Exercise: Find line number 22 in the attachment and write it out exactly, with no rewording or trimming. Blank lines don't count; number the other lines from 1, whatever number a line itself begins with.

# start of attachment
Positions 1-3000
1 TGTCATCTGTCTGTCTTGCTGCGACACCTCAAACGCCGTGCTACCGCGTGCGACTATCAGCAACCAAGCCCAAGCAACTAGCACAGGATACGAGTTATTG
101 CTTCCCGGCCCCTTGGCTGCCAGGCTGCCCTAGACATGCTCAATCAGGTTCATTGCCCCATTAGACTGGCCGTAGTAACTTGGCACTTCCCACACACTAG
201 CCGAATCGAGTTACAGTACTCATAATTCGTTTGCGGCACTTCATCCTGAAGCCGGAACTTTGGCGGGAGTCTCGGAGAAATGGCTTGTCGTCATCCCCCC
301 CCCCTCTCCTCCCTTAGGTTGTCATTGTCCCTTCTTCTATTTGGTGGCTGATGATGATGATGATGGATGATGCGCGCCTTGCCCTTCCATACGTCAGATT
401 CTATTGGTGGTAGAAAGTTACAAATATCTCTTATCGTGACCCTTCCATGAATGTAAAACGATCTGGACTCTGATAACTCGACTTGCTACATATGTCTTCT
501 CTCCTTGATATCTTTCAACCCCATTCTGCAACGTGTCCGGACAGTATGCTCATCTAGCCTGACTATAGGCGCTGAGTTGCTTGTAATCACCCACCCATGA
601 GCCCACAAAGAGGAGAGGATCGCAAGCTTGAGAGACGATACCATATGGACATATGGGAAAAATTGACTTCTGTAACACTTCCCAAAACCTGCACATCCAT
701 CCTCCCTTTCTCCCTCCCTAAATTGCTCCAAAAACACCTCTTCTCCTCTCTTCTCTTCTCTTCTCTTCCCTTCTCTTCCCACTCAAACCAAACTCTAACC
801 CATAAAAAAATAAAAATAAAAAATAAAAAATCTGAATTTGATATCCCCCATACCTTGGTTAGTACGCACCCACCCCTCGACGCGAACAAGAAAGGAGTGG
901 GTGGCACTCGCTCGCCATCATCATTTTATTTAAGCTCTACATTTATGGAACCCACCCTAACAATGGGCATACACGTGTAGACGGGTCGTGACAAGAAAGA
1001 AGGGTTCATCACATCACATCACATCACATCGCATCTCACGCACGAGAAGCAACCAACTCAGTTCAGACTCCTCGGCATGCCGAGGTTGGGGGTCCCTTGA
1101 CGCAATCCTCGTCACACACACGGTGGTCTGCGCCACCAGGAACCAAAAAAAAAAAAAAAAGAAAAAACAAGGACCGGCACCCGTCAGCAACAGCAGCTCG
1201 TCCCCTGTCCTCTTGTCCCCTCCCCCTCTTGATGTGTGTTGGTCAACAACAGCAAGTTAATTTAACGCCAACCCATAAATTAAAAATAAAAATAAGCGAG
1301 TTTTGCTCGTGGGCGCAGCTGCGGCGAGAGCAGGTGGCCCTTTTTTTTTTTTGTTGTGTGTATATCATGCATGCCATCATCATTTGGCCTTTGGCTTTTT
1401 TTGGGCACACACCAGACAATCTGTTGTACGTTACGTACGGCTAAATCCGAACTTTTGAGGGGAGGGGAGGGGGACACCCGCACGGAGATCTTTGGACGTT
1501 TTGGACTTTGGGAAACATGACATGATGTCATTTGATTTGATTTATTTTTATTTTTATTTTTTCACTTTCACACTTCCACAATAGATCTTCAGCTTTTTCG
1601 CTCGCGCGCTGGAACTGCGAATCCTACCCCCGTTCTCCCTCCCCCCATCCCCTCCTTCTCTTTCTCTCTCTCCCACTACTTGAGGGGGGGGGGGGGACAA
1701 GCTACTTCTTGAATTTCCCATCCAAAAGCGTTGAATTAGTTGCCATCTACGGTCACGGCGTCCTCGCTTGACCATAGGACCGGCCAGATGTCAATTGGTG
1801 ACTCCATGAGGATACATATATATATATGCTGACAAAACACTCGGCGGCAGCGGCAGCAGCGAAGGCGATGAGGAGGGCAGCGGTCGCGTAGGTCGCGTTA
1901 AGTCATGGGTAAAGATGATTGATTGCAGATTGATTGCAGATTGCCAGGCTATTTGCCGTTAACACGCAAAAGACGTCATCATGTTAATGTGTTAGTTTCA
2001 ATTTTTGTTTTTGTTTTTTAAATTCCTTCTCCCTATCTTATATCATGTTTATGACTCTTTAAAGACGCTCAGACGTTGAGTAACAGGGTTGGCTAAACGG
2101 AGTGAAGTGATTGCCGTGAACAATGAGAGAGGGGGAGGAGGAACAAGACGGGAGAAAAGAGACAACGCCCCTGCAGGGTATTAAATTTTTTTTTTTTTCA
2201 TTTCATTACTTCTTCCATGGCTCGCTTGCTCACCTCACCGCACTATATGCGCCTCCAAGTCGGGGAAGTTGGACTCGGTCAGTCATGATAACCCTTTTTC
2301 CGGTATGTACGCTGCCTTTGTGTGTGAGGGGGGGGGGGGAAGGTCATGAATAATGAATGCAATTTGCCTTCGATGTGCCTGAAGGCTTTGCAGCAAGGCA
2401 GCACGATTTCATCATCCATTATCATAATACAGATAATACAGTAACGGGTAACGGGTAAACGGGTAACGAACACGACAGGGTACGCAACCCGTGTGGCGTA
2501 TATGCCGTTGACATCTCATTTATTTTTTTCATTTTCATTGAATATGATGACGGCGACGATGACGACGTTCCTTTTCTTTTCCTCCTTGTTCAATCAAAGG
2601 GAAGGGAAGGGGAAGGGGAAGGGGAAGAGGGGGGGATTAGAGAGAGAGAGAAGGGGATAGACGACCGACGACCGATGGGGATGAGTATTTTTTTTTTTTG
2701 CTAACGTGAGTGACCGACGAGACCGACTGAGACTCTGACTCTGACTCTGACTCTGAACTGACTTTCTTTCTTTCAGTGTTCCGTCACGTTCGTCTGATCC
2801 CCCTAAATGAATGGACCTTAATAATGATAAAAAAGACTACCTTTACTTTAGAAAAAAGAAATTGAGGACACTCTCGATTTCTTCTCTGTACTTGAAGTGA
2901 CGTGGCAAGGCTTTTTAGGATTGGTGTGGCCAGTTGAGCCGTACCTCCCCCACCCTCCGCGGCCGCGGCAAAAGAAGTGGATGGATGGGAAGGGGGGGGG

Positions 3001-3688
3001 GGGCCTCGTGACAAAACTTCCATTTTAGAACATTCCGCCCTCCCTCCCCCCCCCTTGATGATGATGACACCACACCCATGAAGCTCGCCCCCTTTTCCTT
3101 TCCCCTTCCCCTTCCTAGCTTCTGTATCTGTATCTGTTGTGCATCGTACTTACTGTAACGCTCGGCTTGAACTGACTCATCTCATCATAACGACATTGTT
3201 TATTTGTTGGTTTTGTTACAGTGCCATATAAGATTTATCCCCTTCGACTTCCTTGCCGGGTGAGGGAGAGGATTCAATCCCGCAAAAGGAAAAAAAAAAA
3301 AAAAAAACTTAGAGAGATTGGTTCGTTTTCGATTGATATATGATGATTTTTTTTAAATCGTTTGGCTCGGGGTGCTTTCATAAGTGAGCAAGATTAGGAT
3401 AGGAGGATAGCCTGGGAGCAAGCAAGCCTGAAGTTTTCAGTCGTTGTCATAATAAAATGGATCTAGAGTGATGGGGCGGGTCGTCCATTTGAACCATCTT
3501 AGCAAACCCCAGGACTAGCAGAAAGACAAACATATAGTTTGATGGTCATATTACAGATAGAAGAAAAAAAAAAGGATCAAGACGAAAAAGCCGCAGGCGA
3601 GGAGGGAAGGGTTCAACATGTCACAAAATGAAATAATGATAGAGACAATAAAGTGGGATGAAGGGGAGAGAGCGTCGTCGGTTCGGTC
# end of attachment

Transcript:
2001 ATTTTTGTTTTTGTTTTTTAAATTCCTTCTCCCTATCTTATATCATGTTTATGACTCTTTAAAGACGCTCAGACGTTGAGTAACAGGGTTGGCTAAACGG